It’s a good thing I scheduled a whole bunch of posts over last weekend – otherwise, there would be nothing going up this week …Is 2012 over yet?
“2:33. 2:33 on a sunny Sunday afternoon, and nothing will ever be the same.”
This is the second Netgalley offering I’ve read this year which featured an interracial (Japanese immigrant and white American) couple in 1941 who were directly affected by the bombing of Pearl Harbor. The two books were utterly different in all other ways, though, apart from both being very good.
Here, the couple is Robert and Masako Oakley, respectively a professor and an artist living in Manhattan. At Masako’s show, which by terrible coincidence opens on just before Pearl Harbor. Much more happens than just the sale of paintings: protesters picket outside, two racist society dissenters invade the show and deface one of the paintings, and Robert – refusing to spoil his beloved wife’s big night by giving in to illness – is literally brought down by the illness he’s been ignoring. Events gallop on from there: Pearl Harbor is attacked, and the FBI round up anyone of Japanese origins for internment. And when the body is found in the gallery, placed under one of Masako’s paintings, the police join in the hounding, pretty darn sure that – tiny and non-violent as she is – she must be the killer.
I’ve been a fan of Joanne Dobson’s Professor Karen Pelletier books for ages, and so I was delighted to get my hands on this through Netgalley (to whom go my thanks). Dobson (along with her coauthor Beverle Graves Myers, of course) does every bit as lovely a job on 1941 New York as she does with present-day academic Massachusetts. The setting is true-to-life, the emotions of even minor characters adding to the entirety of a shocked and angry city changing its mind about war. And the situation Masako is dropped into is horrific. Bureaucratic red tape mixed with a vengeful attitude, righteousness and anger combined with “just doing my job, ma’am” – all swirling around a character who quickly becomes someone the reader does not want dropped into a hideous situation: it’s powerful.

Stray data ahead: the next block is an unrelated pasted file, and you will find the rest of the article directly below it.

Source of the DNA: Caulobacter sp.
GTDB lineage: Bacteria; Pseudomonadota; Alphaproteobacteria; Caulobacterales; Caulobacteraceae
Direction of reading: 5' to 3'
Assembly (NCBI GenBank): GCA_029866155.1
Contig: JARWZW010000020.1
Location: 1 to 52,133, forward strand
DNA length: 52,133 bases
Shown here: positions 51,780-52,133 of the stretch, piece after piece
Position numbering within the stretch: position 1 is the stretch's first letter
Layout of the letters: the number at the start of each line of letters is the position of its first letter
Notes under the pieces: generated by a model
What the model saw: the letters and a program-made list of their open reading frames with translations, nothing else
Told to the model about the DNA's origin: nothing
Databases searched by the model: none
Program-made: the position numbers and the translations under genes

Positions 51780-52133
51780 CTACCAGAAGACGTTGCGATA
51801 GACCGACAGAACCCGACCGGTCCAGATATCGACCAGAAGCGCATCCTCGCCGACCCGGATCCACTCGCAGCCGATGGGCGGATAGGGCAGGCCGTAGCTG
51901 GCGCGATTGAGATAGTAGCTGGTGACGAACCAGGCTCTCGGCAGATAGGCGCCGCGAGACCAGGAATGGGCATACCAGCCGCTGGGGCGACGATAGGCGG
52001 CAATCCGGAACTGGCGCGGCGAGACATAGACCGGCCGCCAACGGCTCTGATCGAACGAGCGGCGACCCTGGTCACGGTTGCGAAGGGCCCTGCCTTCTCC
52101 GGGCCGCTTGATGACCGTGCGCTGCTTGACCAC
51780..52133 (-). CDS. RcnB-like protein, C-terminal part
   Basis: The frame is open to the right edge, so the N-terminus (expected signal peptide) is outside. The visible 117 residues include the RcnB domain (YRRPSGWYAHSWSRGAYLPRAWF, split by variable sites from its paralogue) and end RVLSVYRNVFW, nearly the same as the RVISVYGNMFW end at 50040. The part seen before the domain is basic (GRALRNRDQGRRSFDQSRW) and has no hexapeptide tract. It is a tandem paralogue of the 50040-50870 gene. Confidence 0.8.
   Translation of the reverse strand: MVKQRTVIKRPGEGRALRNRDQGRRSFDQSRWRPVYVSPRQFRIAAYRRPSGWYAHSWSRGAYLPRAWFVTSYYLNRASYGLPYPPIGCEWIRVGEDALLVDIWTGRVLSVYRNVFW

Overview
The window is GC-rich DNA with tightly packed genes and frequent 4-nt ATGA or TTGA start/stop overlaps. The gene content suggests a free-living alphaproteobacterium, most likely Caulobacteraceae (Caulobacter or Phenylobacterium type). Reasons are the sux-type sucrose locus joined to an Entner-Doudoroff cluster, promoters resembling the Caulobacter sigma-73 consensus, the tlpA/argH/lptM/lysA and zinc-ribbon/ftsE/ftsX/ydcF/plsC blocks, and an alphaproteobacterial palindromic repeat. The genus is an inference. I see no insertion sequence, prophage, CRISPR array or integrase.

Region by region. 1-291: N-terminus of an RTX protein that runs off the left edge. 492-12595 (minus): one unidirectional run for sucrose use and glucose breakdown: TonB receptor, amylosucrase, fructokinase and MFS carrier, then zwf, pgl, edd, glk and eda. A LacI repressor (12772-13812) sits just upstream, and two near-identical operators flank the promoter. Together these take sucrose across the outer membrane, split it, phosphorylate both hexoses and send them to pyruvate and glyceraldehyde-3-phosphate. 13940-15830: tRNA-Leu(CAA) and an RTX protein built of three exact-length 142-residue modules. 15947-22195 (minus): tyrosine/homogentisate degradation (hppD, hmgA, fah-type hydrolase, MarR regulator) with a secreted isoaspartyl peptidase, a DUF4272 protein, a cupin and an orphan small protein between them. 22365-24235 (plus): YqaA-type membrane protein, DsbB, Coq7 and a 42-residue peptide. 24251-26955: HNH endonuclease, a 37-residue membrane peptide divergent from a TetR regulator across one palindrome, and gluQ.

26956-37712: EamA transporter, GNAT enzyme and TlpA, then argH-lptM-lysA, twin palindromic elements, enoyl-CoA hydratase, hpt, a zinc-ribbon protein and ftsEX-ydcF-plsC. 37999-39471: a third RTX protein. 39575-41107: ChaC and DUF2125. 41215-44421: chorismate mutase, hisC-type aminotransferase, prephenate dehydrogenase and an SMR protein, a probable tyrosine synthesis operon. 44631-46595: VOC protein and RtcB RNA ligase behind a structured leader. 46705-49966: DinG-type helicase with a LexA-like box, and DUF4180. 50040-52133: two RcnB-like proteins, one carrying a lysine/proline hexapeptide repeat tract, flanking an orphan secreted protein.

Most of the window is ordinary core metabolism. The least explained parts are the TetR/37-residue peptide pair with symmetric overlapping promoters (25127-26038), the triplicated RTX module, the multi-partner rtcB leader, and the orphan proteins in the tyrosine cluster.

Fortunately, detective Michael McKenna – who reminded me of Riker from the Kathy Mallory novels – is not blinded by the surge of racial hatred; he just wants to find and put away the actual murderer. Whether he wants it or not he has assistance from the nurse brought in to look after Robert, Louise – and also Louise’s roommate at a boarding house that reminded me in ways of Stage Door (and the similar house in the Rosie Winter novels). The latter is Intrepid Girl Reporter Cabby Ward, Louise’s roommate, who is finding out just how hard it is to be a girl in a men’s world – but she’s tough, and determined, and willing to do just about anything for her story. It’s only a little later that she has the realization I wish all reporters would have – that the people in the case, victim and suspect(s) and cops, are people, not just subjects for an article, and that the ethics of a story might just be as important as the sensation.
I like these characters. I like the use of the immigrant ethos of New York to bring the moment in time to life: Masako’s plight, along with that of Louise’s landlady, German-born Helda, and her son. The American homefront of WWII is one of my favorite settings, surprisingly underused in my experience (though See Also Rosie Winter); it makes me very happy to know this is the beginning of a series.